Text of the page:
My Latest Research on Origin of Life

About two years ago, I started on a project to probe the mystery of how the self-replication of cells could evolve to the high accuracy it has in all life. I was especially interested in whether the development of accurate replication could have occurred through the slow, gradual process of evolution that is assumed by the “continuity principle.”

The continuity principle has been described by evolutionary biologist Eugene Koonin as the “…general Darwinian principle… [that] evolution must proceed via consecutive, manageable steps, each one associated with a demonstrable increase in fitness.” While Darwin insisted on very small steps of increasing fitness, we now know that there are many exceptions to this rule. Major evolutionary changes can occur in a noncontinuous way, as sudden and dramatic increases in fitness. We call these jumps in fitness saltations.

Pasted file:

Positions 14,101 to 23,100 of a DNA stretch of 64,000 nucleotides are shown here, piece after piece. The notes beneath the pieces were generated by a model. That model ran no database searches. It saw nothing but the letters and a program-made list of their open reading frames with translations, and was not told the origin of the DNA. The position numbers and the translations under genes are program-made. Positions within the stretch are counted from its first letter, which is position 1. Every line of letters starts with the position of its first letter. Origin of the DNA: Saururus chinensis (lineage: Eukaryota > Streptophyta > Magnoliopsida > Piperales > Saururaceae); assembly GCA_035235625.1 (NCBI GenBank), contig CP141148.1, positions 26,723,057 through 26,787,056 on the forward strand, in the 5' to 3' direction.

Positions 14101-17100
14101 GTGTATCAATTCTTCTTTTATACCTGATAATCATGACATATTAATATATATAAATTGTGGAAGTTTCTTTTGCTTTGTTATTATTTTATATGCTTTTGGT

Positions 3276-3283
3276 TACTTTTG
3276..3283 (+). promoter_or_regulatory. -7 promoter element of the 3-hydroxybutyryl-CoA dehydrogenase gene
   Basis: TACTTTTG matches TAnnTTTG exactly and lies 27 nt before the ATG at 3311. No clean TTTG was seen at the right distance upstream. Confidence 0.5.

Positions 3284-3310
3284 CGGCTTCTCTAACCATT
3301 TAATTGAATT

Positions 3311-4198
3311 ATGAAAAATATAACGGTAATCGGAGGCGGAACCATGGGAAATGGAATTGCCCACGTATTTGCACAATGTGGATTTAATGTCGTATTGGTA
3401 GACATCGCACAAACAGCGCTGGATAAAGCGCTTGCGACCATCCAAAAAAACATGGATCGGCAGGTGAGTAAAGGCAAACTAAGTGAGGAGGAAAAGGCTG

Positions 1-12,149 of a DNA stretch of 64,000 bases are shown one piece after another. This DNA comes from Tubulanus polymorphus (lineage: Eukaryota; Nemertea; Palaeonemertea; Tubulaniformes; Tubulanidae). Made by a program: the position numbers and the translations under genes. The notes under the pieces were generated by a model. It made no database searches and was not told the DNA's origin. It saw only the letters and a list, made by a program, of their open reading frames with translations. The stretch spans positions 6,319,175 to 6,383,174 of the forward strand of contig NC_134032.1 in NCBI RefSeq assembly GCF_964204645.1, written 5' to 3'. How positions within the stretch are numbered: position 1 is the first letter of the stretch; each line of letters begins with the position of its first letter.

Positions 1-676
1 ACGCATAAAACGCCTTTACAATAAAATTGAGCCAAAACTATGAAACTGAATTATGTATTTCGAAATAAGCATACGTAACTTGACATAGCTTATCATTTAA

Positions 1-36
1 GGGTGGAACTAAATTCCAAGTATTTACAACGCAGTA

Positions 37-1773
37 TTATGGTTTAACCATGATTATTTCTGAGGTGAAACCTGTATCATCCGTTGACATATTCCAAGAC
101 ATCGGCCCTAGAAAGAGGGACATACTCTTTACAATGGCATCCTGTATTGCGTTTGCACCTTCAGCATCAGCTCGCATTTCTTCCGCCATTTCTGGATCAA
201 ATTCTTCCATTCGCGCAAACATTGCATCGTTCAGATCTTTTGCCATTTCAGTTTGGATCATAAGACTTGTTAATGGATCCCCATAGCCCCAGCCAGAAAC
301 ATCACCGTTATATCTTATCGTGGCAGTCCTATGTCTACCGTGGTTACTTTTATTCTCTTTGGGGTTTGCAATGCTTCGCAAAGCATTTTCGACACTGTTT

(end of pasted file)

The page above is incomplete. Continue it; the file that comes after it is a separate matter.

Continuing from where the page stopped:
Only living cells replicate themselves. Genes made of DNA replicate themselves directly and also code for the replication of all the cellular constituents, including proteins. In modern cells, genes and (indirectly) proteins are replicated with over 99.9999% accuracy. I was interested in how high replication fidelity evolved at life’s beginning, and whether such evolution followed the continuity principle.

The model I developed deals with two critical biological parameters possessed by all living cells, and presumably by proto-cells at the origin of life as well. These parameters are the probability of the survival of cells between cell divisions and the degree of fidelity of replication.

Using a computer-based simulation model, I obtained data on the growth rate of cell populations. I made the following assumptions: 1. Cells can divide into two new daughter cells. 2. There is a period of cell growth between each division, during which cells may perish or survive, depending on their probability of survival. 3. Cells with high replication fidelity are more likely to pass on their survival probability than cells with low replication fidelity.  

The data were generated using various inputs of both parameters (from 0 to 100%) and a Monte Carlo approach, which converts probabilities to actual simulated data. To produce significant results, thousands of replicate runs were done for each condition.